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Residents rail on high-speed plan

Worries over sound, money, environment heard at meeting

Posted: November 16, 2012 2:00 a.m.
Updated: November 16, 2012 2:00 a.m.

From left, Don Widell, Mike Harrington and Sally Harrington look at a map of the project at Meadowlark Elementary School in Acton on Thursday.

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Residents of Acton and Agua Dulce cited safety, environmental and community concerns during a meeting Wednesday night held to raise awareness about the local impacts of California’s proposed high-speed rail project.

About 100 community members gathered in Acton’s Meadowlark Elementary School for the meeting, which was put on by the local advocacy group Canyons and Valleys of Acton and Agua Dulce.

California voters originally approved the high-speed rail plan in 2008. As proposed, the rail plan would connect the San Francisco Transbay Terminal to Los Angeles Union Station and Anaheim, with additional links at some large state population centers, including Sacramento, Los Angeles, the Inland Empire, Orange County and San Diego.

The California High-Speed Rail Authority, which oversees the project, released a revised business plan for the project in April. In that plan, the High-Speed Rail Authority estimated the project would cost $68.4 billion and be completed in 2028.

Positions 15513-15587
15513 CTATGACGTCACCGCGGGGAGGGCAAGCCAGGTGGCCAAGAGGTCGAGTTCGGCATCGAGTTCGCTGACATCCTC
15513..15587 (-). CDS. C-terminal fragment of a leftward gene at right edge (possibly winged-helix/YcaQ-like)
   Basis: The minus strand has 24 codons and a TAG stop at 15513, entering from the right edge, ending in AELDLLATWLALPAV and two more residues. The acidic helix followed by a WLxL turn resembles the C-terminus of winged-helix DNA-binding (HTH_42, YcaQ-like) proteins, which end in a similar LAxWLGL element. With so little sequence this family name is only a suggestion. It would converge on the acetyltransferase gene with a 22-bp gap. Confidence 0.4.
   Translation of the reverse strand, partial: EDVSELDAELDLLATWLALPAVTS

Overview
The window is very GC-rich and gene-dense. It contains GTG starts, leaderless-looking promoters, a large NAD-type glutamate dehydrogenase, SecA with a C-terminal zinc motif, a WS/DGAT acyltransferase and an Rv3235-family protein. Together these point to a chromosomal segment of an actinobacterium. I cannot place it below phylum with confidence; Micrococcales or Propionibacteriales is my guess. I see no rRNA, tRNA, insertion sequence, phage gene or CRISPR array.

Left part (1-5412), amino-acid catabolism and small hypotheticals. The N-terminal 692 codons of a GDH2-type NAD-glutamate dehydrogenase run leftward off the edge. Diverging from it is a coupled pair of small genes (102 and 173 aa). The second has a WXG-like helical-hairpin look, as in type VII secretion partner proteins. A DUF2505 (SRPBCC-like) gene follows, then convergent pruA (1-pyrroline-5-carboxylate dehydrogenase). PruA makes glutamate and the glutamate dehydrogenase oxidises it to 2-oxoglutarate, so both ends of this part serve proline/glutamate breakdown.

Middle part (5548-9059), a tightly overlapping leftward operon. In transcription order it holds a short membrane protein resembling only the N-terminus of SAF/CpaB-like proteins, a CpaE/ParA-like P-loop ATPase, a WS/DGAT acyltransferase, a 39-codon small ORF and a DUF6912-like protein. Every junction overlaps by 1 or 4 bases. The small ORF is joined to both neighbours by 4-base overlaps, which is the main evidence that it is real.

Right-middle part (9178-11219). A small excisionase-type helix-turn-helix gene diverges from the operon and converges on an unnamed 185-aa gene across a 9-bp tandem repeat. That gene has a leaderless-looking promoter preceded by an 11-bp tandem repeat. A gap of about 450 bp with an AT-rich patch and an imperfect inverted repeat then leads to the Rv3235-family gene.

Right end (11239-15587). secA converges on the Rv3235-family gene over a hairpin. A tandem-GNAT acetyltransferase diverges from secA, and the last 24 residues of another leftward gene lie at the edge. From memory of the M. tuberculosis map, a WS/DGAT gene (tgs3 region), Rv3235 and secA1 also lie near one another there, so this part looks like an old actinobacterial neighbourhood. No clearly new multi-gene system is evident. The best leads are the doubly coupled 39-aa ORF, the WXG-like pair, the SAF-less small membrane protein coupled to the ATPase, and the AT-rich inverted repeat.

Kathleen Trinity, the chairwoman of Canyons and Valleys of Acton and Agua Dulce, said the high-speed rail would drastically impact the rural environment of both communities.

“The march of urbanization will speed up,” Trinity said.

Attendees also criticized the potential cost of the train. Dale Bybee, another member of the group, said the train will have to be paid for on the backs of taxpayers since “the state and the federal government are broke.”

“This is the high-speed rail to debt,” Bybee quipped.

Mark Distaso, a member of the Acton-Agua Dulce Unified School District Board of Trustees, said the train is also a one-way road to disaster for the communities.

“What you’re actually going to do to these towns — whether you admit it or not — is kill them slowly with a million cuts,” Distaso said.

Pam Wolter, chairwoman of the Acton-Agua Dulce Brokers Association and a 24-year resident of Acton, said the train would negatively affect both the towns’ property values and their rural feels.

“Who is going to want to come to Acton and Agua Dulce looking for the peaceful country we all enjoy?” Wolter asked. “It won’t exist.”

Trinity said the group hopes to hold another, similar meeting sometime in December.




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